Salzburg Austria’s ‘Sound of Music’
Salzburg, Austria, was the location for exterior scenes in Rodgers and Hammerstein’s 1965 musical motion picture, The Sound of Music. Tours give visitors the chance to see various places used in the movie from the panoramic views to the buildings dating back several centuries. These locations not only provide a backdrop for the Hollywood version of the story of the Von Trapp family in pre-World War II Austria but offer a history of Salzburg, itself. The opening sequence begins with aerial views of the Alps and nearby foothills including a castle surrounded on three sides by an artificial pond. This is Anif Castle, Schloss Anif in German, and dates back to the 16th century. The first mention of a castle at this location was around 1520. Starting in 1530, this “water palace” was given as a fief or fee by the Archbishop of Salzburg. It later became the summer residence of the bishops of Chiemsee from 1693 until the early 19th century. It has been private property since 1837 and was remodeled between 1838 and 1848 to reflect the current neo-Gothic design. No tours are allowed because Anif Castle is still under private ownership by the Johannes Moy family.
Maria von Trapp, played by Julie Andrews, is a preparing for life as a nun at a convent in Salzburg known as Nonnberg Nunnery or Abbey. This has the distinction of being the oldest continually-operating nunnery in the world since its founding between 713 and 715 A.D. The accompanying church tower dates back to the 12th century. Much of the original church was destroyed by fire in 1423 but was rebuilt in a Gothic style from 1464 to the early 1500s. The current roof was added during the 19th century. The nunnery has its own museum, the Stiftsmuseum, that is known for some of the best examples of Romanesque and Gothic artwork throughout Austria.
Maria leaves the abbey to accept a position as governess to the children of a widower, Captain Georg von Trapp, played by Christopher Plummer. The family is portrayed as wealthy. The film illustrates their home with the front of one palace and the back of another. Frohnburg Palace, or Schloss Frohnburg, represents the front. It is first seen as Maria arrives at the von Trapp home to begin her duties as the governess.The palace was built between 1660 and 1680 as a summer home for the prince-archbishop but didn’t have the Frohnburg name until later through marriage. By 1700, the palace had 13 gardeners to take care of orange groves, apple orchards, parks and gardens. Since The Sound of Music was released, millions of people continue to identify the palace as the Trapp family home, even though there has never been any connection between it and the real von Trapp family. Today, it serves as a dormitory for students of the Salzburg music conservatory, Mozarteum. It has a small concert hall but is not open for public tours.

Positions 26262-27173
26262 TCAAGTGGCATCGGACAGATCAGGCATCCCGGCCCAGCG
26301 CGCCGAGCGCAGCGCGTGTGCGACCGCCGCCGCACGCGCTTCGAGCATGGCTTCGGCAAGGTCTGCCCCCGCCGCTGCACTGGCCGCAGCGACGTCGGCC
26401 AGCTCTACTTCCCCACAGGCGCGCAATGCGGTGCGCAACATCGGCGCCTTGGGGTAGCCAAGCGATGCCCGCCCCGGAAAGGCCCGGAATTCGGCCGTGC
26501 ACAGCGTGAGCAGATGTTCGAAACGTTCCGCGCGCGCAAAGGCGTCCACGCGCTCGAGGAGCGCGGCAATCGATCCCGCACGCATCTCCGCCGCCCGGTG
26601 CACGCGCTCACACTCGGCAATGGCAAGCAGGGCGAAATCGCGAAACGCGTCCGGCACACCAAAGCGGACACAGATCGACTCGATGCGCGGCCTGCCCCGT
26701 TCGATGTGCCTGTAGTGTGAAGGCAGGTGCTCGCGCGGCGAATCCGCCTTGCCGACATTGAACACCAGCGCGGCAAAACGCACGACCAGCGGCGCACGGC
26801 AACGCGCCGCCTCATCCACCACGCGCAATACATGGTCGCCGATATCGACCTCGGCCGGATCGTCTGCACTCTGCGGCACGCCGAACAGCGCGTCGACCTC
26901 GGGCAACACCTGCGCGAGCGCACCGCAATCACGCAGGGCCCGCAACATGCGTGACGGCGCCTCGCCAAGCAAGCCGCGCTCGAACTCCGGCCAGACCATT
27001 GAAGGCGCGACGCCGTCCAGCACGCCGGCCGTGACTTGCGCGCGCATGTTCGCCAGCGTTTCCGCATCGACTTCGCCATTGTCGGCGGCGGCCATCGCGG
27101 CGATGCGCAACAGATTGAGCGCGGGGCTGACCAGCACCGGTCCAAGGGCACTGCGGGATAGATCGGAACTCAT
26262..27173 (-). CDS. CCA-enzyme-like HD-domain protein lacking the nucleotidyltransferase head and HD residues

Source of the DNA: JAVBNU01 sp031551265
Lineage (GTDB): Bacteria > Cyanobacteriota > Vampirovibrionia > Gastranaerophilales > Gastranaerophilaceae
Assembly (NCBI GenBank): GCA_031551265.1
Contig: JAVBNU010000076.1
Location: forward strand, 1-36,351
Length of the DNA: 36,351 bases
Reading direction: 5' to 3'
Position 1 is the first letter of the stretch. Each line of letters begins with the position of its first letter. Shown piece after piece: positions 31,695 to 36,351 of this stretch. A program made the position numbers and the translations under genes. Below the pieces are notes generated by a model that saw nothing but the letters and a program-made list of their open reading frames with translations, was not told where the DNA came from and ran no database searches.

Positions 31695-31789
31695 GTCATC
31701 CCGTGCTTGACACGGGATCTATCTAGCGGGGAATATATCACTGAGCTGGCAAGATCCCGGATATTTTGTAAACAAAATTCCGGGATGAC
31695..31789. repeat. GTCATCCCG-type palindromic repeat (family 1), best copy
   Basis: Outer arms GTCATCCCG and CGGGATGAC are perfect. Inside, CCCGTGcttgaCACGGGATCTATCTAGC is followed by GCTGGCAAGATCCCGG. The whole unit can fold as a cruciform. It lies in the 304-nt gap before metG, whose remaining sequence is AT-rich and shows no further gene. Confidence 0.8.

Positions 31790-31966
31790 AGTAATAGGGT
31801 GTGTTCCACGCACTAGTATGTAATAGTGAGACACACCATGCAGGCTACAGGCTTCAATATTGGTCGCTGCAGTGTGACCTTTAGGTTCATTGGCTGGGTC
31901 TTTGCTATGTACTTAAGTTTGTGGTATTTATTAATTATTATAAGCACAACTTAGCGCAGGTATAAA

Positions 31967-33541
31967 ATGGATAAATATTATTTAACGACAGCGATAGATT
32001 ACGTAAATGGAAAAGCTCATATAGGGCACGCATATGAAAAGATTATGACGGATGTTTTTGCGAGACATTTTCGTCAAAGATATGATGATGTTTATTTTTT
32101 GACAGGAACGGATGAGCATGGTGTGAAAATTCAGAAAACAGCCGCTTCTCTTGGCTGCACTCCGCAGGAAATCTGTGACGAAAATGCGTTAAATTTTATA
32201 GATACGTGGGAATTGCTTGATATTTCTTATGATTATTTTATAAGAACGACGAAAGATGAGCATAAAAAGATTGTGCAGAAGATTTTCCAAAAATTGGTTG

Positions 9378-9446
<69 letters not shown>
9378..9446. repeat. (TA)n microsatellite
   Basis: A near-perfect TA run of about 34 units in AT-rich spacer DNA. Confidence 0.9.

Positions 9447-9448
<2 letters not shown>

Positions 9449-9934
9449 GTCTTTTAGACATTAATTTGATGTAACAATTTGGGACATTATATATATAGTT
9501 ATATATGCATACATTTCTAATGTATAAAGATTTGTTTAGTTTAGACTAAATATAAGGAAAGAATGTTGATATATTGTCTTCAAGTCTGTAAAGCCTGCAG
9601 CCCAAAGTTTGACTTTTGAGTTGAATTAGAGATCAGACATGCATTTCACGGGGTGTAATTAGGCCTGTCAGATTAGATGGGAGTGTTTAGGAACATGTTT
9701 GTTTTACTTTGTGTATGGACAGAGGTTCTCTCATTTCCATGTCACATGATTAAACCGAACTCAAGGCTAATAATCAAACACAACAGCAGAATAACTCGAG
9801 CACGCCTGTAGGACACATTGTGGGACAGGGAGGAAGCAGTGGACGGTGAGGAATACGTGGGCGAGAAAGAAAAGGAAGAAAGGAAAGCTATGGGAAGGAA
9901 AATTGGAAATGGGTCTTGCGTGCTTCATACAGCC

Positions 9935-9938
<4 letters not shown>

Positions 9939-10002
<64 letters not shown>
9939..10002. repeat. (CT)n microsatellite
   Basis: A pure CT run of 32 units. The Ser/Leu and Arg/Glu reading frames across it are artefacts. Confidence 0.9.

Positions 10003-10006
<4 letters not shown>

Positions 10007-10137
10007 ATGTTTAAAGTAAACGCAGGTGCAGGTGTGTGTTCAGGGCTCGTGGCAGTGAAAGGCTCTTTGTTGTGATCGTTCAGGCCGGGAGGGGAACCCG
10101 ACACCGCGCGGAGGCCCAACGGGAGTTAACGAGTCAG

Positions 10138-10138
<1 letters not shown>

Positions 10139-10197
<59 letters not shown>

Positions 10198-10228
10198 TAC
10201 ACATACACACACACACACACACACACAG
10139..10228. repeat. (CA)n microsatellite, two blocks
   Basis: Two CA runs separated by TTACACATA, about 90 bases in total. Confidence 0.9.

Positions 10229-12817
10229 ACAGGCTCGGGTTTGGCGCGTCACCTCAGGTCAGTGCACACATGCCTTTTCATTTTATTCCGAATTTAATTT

The back of the von Trapp home is represented by Leopoldskron Castle, or Schloss Leopoldskron. It is next to the lake where Maria and the children stood up in a boat and fell in the water. The castle is directly connected to the history of the Salzburg Music Festival, a summer music and drama festival that began in 1920. This is particularly significant since the family sings at the festival before leaving Austria.Leopoldskron Castle was commissioned by a prince-archbishop in 1736 as a residence for himself and his family. It is known as one of Austria’s most important examples of Rococo style buildings with paintings on the ceiling and walls and elaborate stuccos in the chapel and ceremonial hall. The castle experienced decay during the 19th century but after World War I, it was purchased by Max Reinhardt, the co-founder of the Salzburg Festival. He renovated it for receptions and balls related to the festival as well as staged performances. It was so much a part of the festival’s social life that Winston Churchill was a guest there for dinner. The presence of the Third Reich caused the festival to decline during the war years. Reinhardt, who was Jewish, had to leave Austria in 1938. The wedding between Maria and the captain was filmed in the Basilica of St. Michael in the small town of Mondsee about 15 miles outside of Salzburg. The town sits on the north shore of Lake Mondsee in the popular resort area known as the Salzkammergut. This Gothic-style church, more commonly known as Cathedral Mondsee, was built in the 15th century and formerly used by Benedictine monks. Their monastery had existed for over 1,000 years, from 748 to 1792. The church averages 200,000 visitors a year and was upgraded in 2005 to a basilica by Pope John Paul II.
There are more locations than mentioned in this article that were used in movie. Even though Hollywood changed part of the real Maria von Trapp’s story, the history of the sites used in The Sound of Music represent the history and beauty of Salzburg, Austria.
By: Cynthia Collins
Cynthia Collins (lived in Salzburg one summer as a student)